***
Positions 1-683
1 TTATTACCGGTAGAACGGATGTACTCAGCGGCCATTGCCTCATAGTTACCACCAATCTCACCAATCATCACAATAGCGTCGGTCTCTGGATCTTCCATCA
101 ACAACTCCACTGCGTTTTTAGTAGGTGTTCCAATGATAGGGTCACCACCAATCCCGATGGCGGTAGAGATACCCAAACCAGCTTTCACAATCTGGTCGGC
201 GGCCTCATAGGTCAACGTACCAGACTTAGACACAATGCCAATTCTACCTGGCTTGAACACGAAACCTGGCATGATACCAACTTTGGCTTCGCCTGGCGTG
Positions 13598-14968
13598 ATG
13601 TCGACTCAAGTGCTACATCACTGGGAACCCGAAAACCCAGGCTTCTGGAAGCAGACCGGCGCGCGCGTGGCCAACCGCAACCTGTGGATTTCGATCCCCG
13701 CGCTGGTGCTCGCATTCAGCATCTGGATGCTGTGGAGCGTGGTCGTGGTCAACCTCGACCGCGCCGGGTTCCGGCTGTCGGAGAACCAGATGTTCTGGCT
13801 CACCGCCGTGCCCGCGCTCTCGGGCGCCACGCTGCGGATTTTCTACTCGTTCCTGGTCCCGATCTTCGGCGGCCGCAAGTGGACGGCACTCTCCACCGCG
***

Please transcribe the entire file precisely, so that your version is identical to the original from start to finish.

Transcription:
Positions 1-683
1 TTATTACCGGTAGAACGGATGTACTCAGCGGCCATTGCCTCATAGTTACCACCAATCTCACCAATCATCACAATAGCGTCGGTCTCTGGATCTTCCATCA
101 ACAACTCCACTGCGTTTTTAGTAGGTGTTCCAATGATAGGGTCACCACCAATCCCGATGGCGGTAGAGATACCCAAACCAGCTTTCACAATCTGGTCGGC
201 GGCCTCATAGGTCAACGTACCAGACTTAGACACAATGCCAATTCTACCTGGCTTGAACACGAAACCTGGCATGATACCAACTTTGGCTTCGCCTGGCGTG
Positions 13598-14968
13598 ATG
13601 TCGACTCAAGTGCTACATCACTGGGAACCCGAAAACCCAGGCTTCTGGAAGCAGACCGGCGCGCGCGTGGCCAACCGCAACCTGTGGATTTCGATCCCCG
13701 CGCTGGTGCTCGCATTCAGCATCTGGATGCTGTGGAGCGTGGTCGTGGTCAACCTCGACCGCGCCGGGTTCCGGCTGTCGGAGAACCAGATGTTCTGGCT
13801 CACCGCCGTGCCCGCGCTCTCGGGCGCCACGCTGCGGATTTTCTACTCGTTCCTGGTCCCGATCTTCGGCGGCCGCAAGTGGACGGCACTCTCCACCGCG